A drawing that I made of my remembrance of the old Beaver Patrol’s prestigious clubhouse.
The Old Beaver Patrol Clubhouse
By Richard Mabey Jr.
This is a CONDENSED excerpt of one of the chapters of my upcoming novel. This is a FICTIONAL PIECE. If you happen to recognize yourself, it’s only a coincidence.
September of 1966 was a very special moment in time for me. I turned 13, began the eighth grade and became the new Patrol Leader of the illustrious Beaver Patrol of Boy Scout Troop 170. The old Beaver Patrol, under my regime, consisted of six scouts. They were Assistant Patrol Leader Scratchy MacDougal; the O’Reilly brothers, Jack and Patrick; Elmo Petrowski, Stu Stanfield and myself.
The first thing on the agenda for me, in my new honored position of being Patrol Leader, was to see that the grand old Beaver Patrol had a most proper and prestigious place to meet. It was decided unanimously, by all the members of the Beaver Patrol, that we should all build a clubhouse as a place to meet and hold Patrol Meetings. Then, there was the question of where to build our clubhouse.
We had held the first meeting of the Beaver Patrol beneath the old maple tree, in the yard of the old Mabey Homestead. We all gathered round the picnic table and discussed the important matter at hand, namely where to build our clubhouse. Well, it was Scratchy MacDougal who first suggested that we build our clubhouse at far corner of Earl’s Meadow, in the area at the borderline of the woods.
Well, it was no easy undertaking to say the least. It took all of September and October to build our wonderful Beaver Patrol Clubhouse. We would meet every Saturday morning from nine o’clock till high noon. Then, we would all break for lunch. My mom would provide peanut butter and jelly sandwiches, red punch Kool-Aid and an apple for all of us. I remember that we would eat our lunch at the old picnic table.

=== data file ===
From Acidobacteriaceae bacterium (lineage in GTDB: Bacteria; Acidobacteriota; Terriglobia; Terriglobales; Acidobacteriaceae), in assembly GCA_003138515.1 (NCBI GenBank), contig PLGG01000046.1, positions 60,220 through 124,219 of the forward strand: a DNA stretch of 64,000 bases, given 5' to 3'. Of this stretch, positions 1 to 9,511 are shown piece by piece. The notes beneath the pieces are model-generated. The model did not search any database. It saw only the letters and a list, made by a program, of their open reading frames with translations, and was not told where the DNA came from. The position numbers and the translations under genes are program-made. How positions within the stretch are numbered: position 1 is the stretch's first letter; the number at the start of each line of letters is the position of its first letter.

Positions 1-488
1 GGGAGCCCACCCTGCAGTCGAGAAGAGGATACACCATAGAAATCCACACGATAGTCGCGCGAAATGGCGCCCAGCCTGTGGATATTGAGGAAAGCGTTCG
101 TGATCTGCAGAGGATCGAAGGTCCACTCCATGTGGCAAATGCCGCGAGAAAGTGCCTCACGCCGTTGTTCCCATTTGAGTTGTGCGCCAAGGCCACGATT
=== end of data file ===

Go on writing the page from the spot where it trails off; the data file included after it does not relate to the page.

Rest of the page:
After lunch, we would go back to working on building the clubhouse till about three in the afternoon. It was hard work, but in the end it was worth all the time and effort that we put into it.
Aside from having a front door and a front window, there was a window on each side of our clubhouse, as well as one window in the back wall of our clubhouse. I have to confess that we did get quite a bit of help from my dad when it came to putting in the door and the windows. Still, the entire Beaver Patrol contributed greatly to completing this wonderful masterpiece.
The old clubhouse survived the winds of fall, the snowfalls of winter, the rains of spring and the sweltering heat of summer. It was a rugged old clubhouse.
Somehow and someway, it survived till about the time of the early 1970’s. It was in such a sorrowful state, that it was obviously evident that it was time to say goodbye to the old Beaver Patrol Clubhouse.
I am almost positive that it was in the summer of 1971, right after I had graduated from high school, that my dad and I took the old clubhouse down. It only took us a day to dismantle it. It was a sad day. I took some black and white photographs of it, before Dad and I took it apart.
In looking back, I realize now how much I learned from having the golden opportunity to serve as the Patrol Leader of the old Beaver Patrol. I learned leadership skills, first hand. It gave me a sense of confidence in myself. It gave me the chance to grow in my scouting knowledge; for when I would teach the younger scouts scout skills, it would reinforce the basic principles for myself.
Sometimes, in memory, I return to the old Beaver Patrol Clubhouse. The squeaky door, the old wooden table inside, the little bookshelf that held scout handbooks, merit badge pamphlets and copies of Boys’ Life magazine. The windows looking out to the woods. The echo of the voices of my fellow scouts; the joy, the laughter. The spirit of “all for one and one for all.” The long debates of who was the cutest girl in all of Chapel Hill School.
Sadly, all of it is now gone. It was truly the days of innocence. Gone. Never to return. Alas, except in the recess of sacred memory and heart-held cherished reminisces.